Rochambeau near Vendome [France] april the 11th 1790.
Do you remember, my Dear general, of the first repast that we have made together at Rod island. I did you remark from the Soup the difference of the character of our two nations, the french in burning their throat, and all the americans waiting wisely of the time that it was cooled. I believe, my dear general, you have Seen Since a year that our nation has not change of character. We go very fast—God will that we come at our aims. I have had my part of the troubles of that revolution. I have passed half of the last year in my department of Picardy, they made me passed in the month of July in that of the province of alsace—I did find there Strasbourg and all the province in a terrible insurection—I have employed there six months to retreive good order. I came back here afterwards to rest myself and make Some remedies for my health which has been altered of. The natal air made me well, and the king has named me yet here commissary to have an eye to the organisations of the assemblies of department—you are you, my dear general, in a full enjoyment of a work of fourteen years, and we will in a year of time complete a work that cannot be but the fruit of the patience that I have known to you and of a complete regeneration of the manners—God make us arrive to it and make forget to the univers Some wicked Strokes that have not fouled the revolution of america—Let me hear of you my Dear General and be well persuaded of the inviolable attachment with which I have the honour to be my Dear General Your most obedient and very humble servant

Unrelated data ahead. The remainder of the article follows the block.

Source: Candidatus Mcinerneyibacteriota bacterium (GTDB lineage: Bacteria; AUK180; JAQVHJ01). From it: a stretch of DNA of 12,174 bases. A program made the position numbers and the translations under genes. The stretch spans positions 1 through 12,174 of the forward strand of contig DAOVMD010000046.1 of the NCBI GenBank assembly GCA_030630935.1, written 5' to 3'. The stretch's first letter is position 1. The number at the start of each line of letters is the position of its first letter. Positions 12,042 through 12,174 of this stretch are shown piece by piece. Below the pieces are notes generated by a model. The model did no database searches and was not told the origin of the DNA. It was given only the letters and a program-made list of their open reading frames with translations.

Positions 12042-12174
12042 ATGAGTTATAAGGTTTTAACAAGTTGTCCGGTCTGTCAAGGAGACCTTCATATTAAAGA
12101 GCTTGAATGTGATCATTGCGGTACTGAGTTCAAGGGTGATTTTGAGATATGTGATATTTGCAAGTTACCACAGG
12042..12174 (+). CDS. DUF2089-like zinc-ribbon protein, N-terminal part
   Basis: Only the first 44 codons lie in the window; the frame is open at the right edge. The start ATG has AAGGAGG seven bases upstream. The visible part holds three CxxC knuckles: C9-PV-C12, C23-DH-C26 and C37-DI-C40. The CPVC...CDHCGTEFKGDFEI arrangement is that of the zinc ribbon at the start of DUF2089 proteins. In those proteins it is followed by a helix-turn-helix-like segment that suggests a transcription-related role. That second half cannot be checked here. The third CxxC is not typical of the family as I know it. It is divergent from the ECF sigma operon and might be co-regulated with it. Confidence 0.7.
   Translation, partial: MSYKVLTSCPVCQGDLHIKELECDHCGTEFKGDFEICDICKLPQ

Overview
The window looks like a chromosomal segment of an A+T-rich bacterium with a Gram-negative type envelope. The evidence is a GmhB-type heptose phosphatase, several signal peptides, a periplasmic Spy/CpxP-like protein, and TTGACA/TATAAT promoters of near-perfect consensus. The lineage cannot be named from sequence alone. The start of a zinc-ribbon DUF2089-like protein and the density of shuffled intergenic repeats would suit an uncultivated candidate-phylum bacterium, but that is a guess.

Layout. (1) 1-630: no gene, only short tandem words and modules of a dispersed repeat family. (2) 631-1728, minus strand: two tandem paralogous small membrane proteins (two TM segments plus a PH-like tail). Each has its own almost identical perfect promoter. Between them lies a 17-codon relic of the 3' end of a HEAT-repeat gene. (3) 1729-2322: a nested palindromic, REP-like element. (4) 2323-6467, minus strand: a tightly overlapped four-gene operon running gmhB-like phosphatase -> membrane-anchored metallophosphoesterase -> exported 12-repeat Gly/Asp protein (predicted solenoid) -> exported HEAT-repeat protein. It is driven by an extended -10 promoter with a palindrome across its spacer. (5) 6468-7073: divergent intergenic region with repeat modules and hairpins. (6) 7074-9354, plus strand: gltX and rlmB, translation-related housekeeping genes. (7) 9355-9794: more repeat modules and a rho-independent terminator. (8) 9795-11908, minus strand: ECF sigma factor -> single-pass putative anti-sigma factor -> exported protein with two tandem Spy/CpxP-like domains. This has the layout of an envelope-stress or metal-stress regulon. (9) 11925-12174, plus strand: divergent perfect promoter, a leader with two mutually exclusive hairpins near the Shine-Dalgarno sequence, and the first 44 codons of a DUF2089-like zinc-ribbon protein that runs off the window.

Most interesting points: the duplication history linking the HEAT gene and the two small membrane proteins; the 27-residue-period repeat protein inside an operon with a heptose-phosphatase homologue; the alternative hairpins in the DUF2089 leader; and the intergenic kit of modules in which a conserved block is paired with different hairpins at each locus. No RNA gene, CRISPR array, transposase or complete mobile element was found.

le cte de rochambeau
a thousand kindness and compliments to M. Jefferson, to M. Knox and to all my ancien camarades and friends which are near you.